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Speak / Lesson 45

How to Talk About Feeling Under the Weather and Pain, and Parts of the Body

In this lesson, we cover a topic you will hopefully not have to use too often- the topic of not feeling too well. We'll learn how to express that you're not feeling well, how to ask others how they are feeling, and how to talk about pain that you have. Also, we will learn the Persian words for several parts of the body.


how are you?

Note: In Persian, as in many other languages, there is a formal and an informal way of speaking. We will be covering this in more detail in later lessons. For now, however, chetor-ee is the informal way of asking someone how they are, so it should only be used with people that you are familiar with. hālé shomā chetor-é is the formal expression for ‘how are you.’

Spelling note: In written Persian, words are not capitalized. For this reason, we do not capitalize Persian words written in phonetic English in the guides.


I’m well

Pronunciation tip: kh is one of two unique sounds in the Persian language that is not used in the English language. It should be repeated daily until mastered, as it is essential to successfully speak Persian. Listen to the podcast for more information on how to make the sound.

Persian English
salām hello
chetor-ee how are you?
khoobam I’m well
merci thank you
khayli very
khayli khoobam I’m very well
khoob neestam I’m not well
man me/I
bad neestam I’m not bad
ālee great
chetor-een? how are you? (formal)
hālé shomā chetor-é? how are you? (formal)
hālet chetor-é? how are you? (informal)
khoob-ee? are you well? (informal)
mamnoonam thank you
chetor peesh meeré? how’s it going?
ché khabar? what’s the news? (what’s up?)

Leyla: Hello, and welcome to Learn Persian with Chai and Conversation.

We are so glad you’ve joined us!

Leyla: In the next few lessons, we’re going to take a break with grammar, and instead focus on some kitchen Persian. What I mean by that is:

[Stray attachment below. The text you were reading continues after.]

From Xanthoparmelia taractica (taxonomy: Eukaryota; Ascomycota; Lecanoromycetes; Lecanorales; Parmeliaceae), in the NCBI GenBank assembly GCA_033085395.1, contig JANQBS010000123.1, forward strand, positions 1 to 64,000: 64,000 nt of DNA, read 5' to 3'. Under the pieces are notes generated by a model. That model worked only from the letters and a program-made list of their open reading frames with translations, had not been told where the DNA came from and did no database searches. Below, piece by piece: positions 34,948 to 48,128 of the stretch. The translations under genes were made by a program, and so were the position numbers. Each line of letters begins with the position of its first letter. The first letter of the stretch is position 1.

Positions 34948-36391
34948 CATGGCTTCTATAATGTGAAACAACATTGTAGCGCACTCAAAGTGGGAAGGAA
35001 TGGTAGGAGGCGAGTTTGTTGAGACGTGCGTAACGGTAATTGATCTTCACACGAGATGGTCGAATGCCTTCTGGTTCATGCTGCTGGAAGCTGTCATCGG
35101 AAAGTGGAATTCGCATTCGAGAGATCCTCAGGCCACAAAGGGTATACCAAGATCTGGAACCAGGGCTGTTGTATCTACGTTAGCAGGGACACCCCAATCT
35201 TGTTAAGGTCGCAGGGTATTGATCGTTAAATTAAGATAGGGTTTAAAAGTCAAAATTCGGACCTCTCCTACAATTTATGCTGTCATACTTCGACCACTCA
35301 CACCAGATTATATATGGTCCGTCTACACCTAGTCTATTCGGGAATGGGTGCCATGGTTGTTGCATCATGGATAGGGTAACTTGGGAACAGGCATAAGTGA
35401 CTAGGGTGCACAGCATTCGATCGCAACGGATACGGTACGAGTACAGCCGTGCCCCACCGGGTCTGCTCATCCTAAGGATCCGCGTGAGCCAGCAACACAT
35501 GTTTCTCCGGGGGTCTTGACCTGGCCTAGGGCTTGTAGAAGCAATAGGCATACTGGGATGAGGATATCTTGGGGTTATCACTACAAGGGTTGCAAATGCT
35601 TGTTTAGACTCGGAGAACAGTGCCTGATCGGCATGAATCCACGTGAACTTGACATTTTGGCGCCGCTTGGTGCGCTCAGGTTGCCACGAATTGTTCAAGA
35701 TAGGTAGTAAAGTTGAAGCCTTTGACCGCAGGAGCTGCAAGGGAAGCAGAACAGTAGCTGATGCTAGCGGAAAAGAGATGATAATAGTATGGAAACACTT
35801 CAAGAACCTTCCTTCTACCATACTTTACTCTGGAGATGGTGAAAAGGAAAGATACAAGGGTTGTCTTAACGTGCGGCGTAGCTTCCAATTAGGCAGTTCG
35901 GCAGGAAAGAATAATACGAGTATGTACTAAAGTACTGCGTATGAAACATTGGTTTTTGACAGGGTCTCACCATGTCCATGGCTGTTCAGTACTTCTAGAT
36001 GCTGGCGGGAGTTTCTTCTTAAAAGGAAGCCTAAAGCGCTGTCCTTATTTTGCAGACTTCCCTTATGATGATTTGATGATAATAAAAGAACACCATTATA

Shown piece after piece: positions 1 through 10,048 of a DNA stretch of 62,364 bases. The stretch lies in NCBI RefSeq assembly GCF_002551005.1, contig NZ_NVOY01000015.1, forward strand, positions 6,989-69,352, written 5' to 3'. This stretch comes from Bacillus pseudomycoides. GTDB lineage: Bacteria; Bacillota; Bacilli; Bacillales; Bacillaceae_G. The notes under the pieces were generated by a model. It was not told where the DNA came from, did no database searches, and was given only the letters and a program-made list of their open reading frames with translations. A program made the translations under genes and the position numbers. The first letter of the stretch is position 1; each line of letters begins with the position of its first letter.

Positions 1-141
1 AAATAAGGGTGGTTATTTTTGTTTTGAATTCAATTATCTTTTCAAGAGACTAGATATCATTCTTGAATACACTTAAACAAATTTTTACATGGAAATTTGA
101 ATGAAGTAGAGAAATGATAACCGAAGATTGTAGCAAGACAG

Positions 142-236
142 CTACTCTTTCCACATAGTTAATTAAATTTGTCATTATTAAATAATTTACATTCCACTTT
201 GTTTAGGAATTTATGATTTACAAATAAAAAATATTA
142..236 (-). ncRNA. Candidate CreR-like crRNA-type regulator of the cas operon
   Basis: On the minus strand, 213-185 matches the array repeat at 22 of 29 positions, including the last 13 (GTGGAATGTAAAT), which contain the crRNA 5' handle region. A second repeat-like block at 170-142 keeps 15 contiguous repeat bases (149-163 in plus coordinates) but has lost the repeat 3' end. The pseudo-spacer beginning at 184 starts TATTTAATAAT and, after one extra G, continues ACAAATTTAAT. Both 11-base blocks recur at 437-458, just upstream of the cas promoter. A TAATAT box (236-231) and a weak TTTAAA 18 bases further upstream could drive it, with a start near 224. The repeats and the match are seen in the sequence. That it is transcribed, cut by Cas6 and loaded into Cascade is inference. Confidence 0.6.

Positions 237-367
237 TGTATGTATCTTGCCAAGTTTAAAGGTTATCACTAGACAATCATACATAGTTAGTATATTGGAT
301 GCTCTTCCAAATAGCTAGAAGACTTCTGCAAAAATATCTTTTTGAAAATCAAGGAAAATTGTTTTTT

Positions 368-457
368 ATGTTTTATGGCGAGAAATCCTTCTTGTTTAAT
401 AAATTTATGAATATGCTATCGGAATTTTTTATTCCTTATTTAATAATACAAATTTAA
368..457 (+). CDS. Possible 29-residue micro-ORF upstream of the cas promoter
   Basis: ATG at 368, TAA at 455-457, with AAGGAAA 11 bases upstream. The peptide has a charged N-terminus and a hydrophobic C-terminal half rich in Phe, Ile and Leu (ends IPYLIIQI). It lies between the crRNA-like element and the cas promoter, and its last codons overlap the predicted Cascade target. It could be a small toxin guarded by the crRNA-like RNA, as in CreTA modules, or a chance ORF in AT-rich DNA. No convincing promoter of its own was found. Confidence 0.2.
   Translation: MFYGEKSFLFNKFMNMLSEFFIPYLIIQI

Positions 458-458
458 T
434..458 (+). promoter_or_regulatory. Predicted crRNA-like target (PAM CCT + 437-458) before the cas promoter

As always, you can find our previous materials as well as bonus materials for this lesson on our website at

Leyla: But for now, Matt, you ready to begin the lesson?


Leyla: Great, then let’s begin…

Leyla: So in this lesson, we’re going to cover a topic that we hope you won’t have to use very often, but that does happen to all of us, and that is the topic of not feeling very well.

we’ve already covered:


I’m not well is khoob neestam

if you think back to those first lessons though, you’ll remember that we covered other ways of asking how are you. you could say chetori or halet chetoreh? How are you feeling. Hal means your state of being, your feeling. So halet chetore

halet chetore

Leyla: and you can answer

halam khoobeh.

Leyla: when you’re not feeling well though, you can say:

halam khoob neest

halam badeh



dard daree?

kojat dard meekoneh?



so to answer this, we’ll need to know the words for different parts of the body.

parts of the body:


body: badan








so let’s go over pain with these,

the word for pain in general, like we said is dard. So someone asks dard daree? and you’ll say ‘baleh, dard daram.’ And you can answer more specifically exactly what pain you have.

for this we’ll need to know the word for different parts of the body.


Head, sar

saram dard meekoneh


back, posht

poshtam dard meekoneh


stomach, interestingly is sheekam so you could say

sheekamam dard meekoneh



delam dard meekoneh


so let’s go over this again with a dialogue.

halet chetoreh?

halam khoob neest?

chetor? dard daree?

areh, saram khayli dard meekoneh.




let’s learn the words for other parts of the body now.








first learn one, but some of these we have two of. so:














And that brings us to the end of lesson 44!


Ok great, so next week we are going to continue with the vocabulary of not feeling well, and different remedies, including very Iranian home remedies that everyone should know about.


Remember that you can find vocabulary lists, exercises, pdf guides and more on our website at, with Chai spelled CHAI.


and until next time, khodahafez from Matt!


And beh omeedeh deedar from Leyla